Being Santa Claus takes rigorous training, pays exceptionally well

The Santa Claus class of 2014 at Santa University in Arvada, Colo.
The Santa Claus class of 2014 at Santa University in Arvada, Colorado. Photo courtesy of Ruth Rosenquist, Noerr Programs Corporation.

When Stan Dale rented a Santa Claus costume one Christmas Eve to “goof” on some friends, he had no idea that his Santa identity would become permanent.

Fifteen years later, the retired 67-year-old resident of Scottsdale is better known as “Stanta,” and is in such demand for holiday season, he’s been booked solid for Santa appearances since early October.

For Dale, and many other Santa Claus stand-ins who spend hours posing for photos and bringing holiday cheer to Christmas parties, being Santa Claus isn’t just a job, but a way of life. Dale is a self-taught Santa Claus, and has spent years picking up Santa skills through experience and observation. But oftentimes, Santas go through rigorous training, including attending a Santa University, as well as have to meet a lengthy list of qualifications and skills to wear a giant, red suit.

And the compensation can pay exceptionally well.

Dale would not say how much he makes, but he said he it is enough cash to take a nice vacation every year.

This year, he said he might visit Italy or Egypt.

One Phoenix-based company known as Santa Claus & Company lists its Santa rates as $200 per hour for the first two hours, and $175 per hour for every hour after.

Ruth Rosenquist, director of PR and cause marketing for Noerr Programs Corporation, a company that provides Santa photo experiences to clients around the country, said the most important thing for a Santa Claus is that it must be a calling.

“It’s not a profession to them,” Rosenquist said. “It’s something they feel compelled to do. It has to be part of their DNA.”

The corporation hosts a four-day Santa University every year in Colorado, she added, where Santas learn skills ranging from ethics and social media, to frequently asked questions by children, how to deal with pets, take the best photo and even sign language and bilingual cues.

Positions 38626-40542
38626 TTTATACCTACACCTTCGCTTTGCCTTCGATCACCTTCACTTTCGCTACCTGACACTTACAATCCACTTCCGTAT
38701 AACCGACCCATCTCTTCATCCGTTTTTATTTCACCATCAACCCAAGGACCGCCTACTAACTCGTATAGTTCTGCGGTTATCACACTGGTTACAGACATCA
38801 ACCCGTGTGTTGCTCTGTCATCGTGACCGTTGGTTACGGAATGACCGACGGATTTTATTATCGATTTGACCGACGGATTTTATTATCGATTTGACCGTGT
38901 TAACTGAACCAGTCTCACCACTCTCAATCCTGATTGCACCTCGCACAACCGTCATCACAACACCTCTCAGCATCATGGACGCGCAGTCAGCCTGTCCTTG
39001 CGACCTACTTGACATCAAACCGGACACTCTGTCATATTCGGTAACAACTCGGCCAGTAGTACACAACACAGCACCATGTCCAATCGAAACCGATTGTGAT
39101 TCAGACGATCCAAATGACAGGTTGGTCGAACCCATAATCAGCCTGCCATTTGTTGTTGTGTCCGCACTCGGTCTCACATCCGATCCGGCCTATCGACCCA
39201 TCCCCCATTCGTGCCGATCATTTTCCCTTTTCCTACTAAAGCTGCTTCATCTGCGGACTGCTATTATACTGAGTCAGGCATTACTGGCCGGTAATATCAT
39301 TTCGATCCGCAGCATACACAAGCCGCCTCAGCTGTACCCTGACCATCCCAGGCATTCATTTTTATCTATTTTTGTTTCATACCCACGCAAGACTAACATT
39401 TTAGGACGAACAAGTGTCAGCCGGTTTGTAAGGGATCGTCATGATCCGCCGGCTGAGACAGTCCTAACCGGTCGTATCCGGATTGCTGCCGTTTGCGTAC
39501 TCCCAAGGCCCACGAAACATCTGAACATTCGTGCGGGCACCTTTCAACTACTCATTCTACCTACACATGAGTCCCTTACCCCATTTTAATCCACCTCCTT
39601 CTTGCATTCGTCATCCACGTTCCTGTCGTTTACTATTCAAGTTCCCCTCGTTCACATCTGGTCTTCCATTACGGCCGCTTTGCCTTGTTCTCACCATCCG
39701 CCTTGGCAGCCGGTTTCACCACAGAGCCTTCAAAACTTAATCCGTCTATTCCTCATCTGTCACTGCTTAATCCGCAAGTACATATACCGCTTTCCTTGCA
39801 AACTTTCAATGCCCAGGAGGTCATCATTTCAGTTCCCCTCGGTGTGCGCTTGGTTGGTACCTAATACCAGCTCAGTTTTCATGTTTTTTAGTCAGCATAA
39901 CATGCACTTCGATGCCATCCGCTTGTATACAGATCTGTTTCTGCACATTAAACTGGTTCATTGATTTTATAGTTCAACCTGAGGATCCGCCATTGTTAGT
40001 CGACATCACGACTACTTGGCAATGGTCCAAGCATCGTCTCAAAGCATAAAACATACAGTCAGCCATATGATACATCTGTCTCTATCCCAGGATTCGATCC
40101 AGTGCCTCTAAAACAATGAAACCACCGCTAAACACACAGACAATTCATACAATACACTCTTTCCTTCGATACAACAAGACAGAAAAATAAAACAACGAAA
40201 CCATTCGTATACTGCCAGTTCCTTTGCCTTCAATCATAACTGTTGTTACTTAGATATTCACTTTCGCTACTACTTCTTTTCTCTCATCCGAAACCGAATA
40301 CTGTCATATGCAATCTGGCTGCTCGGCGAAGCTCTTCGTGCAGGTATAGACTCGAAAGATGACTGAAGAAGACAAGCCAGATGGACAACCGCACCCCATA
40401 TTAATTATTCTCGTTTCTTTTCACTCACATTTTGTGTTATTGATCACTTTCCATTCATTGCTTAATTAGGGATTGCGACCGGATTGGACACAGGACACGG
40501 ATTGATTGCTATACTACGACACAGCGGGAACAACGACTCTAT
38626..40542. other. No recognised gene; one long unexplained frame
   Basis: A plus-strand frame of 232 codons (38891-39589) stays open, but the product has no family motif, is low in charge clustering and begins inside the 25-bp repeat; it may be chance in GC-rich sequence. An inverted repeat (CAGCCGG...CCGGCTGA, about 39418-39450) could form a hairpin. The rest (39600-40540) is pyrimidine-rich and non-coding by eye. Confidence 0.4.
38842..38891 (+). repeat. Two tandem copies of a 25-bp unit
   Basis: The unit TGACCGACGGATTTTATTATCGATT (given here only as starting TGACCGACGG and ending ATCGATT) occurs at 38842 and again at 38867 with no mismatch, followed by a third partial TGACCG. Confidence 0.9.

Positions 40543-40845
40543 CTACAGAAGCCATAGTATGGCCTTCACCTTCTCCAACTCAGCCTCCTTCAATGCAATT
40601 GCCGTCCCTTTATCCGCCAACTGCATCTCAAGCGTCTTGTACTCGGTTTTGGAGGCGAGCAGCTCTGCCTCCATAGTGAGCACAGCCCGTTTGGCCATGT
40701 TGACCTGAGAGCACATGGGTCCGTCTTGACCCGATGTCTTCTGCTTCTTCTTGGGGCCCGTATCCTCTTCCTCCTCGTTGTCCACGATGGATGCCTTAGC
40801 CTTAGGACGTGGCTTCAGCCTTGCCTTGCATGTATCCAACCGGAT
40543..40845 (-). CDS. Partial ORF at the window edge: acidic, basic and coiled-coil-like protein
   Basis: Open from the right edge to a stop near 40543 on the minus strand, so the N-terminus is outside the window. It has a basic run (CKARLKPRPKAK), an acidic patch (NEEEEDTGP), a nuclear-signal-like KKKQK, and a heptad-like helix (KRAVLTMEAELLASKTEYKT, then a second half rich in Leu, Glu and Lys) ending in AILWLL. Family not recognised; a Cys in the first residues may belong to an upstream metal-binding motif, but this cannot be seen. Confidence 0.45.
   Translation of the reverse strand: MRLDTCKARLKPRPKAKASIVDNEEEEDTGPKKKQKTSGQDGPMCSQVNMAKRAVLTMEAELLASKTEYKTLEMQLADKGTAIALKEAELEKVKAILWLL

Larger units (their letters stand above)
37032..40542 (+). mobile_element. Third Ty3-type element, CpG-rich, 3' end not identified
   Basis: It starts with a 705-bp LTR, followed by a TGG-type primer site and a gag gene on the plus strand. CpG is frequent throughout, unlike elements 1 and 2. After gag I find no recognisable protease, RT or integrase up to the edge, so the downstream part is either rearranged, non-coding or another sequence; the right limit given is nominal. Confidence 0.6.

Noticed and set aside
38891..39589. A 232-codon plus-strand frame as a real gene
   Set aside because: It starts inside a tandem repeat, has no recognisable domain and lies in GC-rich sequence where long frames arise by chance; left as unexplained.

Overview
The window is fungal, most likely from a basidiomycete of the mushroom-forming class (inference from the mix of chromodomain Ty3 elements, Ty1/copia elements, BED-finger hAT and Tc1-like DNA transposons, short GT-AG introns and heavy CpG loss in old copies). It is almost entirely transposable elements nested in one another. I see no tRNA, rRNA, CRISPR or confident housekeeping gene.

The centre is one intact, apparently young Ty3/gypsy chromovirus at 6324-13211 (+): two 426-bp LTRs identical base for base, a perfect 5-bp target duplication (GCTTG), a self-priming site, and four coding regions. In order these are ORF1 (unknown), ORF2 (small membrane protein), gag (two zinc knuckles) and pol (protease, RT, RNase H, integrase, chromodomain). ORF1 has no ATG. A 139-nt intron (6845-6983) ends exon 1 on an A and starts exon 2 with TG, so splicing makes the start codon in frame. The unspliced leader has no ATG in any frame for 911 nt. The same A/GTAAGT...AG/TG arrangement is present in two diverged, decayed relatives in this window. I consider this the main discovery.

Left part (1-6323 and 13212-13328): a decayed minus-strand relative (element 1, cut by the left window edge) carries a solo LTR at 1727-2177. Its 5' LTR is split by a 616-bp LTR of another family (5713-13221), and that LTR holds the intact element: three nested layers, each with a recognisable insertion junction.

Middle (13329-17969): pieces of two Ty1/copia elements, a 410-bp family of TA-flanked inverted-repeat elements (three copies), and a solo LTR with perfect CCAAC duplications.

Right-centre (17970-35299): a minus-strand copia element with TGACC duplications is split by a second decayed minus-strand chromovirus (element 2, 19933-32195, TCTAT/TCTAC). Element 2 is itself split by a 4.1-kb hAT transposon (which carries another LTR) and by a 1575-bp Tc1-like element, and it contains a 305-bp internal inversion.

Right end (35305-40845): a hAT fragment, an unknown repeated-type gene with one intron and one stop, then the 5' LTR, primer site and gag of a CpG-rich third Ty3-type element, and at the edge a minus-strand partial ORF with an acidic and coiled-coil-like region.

In addition to these skills, Santas contracted by the corporation must go through a background check, have a real beard, and meet a list of on-the job-requirements, including never promising anything to a child, maintaining a jolly attitude and upbeat energy level, and even details such as the proper placement of glasses on their noses.

Rosenquist says with so many digital aspects taking over the holidays, such as online shopping, she considers Santa Claus as once of the last few physical manifestations of the holidays.

“We consider Santa the holiday anchor,” she said. “Or the magnet for the mall.”

But in order to be Santa, it really takes a unique individual, Rosenquist said. They must be able to relate well to children, and express the heart of Santa.

For those who make the cut, the job can prove to be a rewarding experience.

Dale said some of his best experiences have been making children happy. One of his favorite memories was helping a U.S. soldier who had just come home from Iraq to surprise his children.

Once in Costa Rica during his off-season, he said he took a wrong turn and found himself at a stoplight outside a school with children swarming his truck yelling “Papa Noel!”

“You go out and you do your thing on Christmas Eve and you’re driving home and it’s 1 to 2 in the morning and it finally dawns on you, ‘wow, I made a lot of people happy’,” Dale said.

Santa Claus season continues now through Christmas Eve.

Alison Dorf is a reporter at Arizona Sonora News, a service from the School of Journalism at the University of Arizona. Contact her at dorfa@email.arizona.edu

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